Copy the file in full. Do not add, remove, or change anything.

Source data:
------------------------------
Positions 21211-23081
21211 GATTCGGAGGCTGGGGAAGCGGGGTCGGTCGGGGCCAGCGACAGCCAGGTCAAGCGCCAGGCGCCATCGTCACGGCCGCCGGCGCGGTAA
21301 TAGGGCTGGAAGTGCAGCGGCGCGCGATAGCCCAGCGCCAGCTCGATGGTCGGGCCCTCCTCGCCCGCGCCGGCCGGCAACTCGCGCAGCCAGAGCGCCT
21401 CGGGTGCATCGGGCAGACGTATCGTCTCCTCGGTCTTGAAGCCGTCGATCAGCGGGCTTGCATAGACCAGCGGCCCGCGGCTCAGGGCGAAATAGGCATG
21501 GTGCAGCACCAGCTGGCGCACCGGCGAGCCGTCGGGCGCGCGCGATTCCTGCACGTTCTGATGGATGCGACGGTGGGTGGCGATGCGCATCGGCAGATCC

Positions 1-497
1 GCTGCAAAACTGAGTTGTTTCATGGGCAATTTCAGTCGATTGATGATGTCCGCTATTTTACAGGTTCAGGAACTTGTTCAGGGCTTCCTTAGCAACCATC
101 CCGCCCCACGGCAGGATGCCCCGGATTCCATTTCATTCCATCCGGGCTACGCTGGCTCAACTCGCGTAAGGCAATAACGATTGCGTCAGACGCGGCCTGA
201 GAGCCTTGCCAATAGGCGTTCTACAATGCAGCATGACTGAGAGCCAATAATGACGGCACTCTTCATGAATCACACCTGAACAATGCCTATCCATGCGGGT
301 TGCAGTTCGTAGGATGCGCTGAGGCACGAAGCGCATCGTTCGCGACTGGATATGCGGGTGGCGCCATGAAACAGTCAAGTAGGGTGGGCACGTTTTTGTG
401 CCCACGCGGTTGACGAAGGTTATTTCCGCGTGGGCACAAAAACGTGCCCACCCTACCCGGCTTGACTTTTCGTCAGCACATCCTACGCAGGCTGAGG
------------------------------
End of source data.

Positions 21211-23081
21211 GATTCGGAGGCTGGGGAAGCGGGGTCGGTCGGGGCCAGCGACAGCCAGGTCAAGCGCCAGGCGCCATCGTCACGGCCGCCGGCGCGGTAA
21301 TAGGGCTGGAAGTGCAGCGGCGCGCGATAGCCCAGCGCCAGCTCGATGGTCGGGCCCTCCTCGCCCGCGCCGGCCGGCAACTCGCGCAGCCAGAGCGCCT
21401 CGGGTGCATCGGGCAGACGTATCGTCTCCTCGGTCTTGAAGCCGTCGATCAGCGGGCTTGCATAGACCAGCGGCCCGCGGCTCAGGGCGAAATAGGCATG
21501 GTGCAGCACCAGCTGGCGCACCGGCGAGCCGTCGGGCGCGCGCGATTCCTGCACGTTCTGATGGATGCGACGGTGGGTGGCGATGCGCATCGGCAGATCC

Positions 1-497
1 GCTGCAAAACTGAGTTGTTTCATGGGCAATTTCAGTCGATTGATGATGTCCGCTATTTTACAGGTTCAGGAACTTGTTCAGGGCTTCCTTAGCAACCATC
101 CCGCCCCACGGCAGGATGCCCCGGATTCCATTTCATTCCATCCGGGCTACGCTGGCTCAACTCGCGTAAGGCAATAACGATTGCGTCAGACGCGGCCTGA
201 GAGCCTTGCCAATAGGCGTTCTACAATGCAGCATGACTGAGAGCCAATAATGACGGCACTCTTCATGAATCACACCTGAACAATGCCTATCCATGCGGGT
301 TGCAGTTCGTAGGATGCGCTGAGGCACGAAGCGCATCGTTCGCGACTGGATATGCGGGTGGCGCCATGAAACAGTCAAGTAGGGTGGGCACGTTTTTGTG
401 CCCACGCGGTTGACGAAGGTTATTTCCGCGTGGGCACAAAAACGTGCCCACCCTACCCGGCTTGACTTTTCGTCAGCACATCCTACGCAGGCTGAGG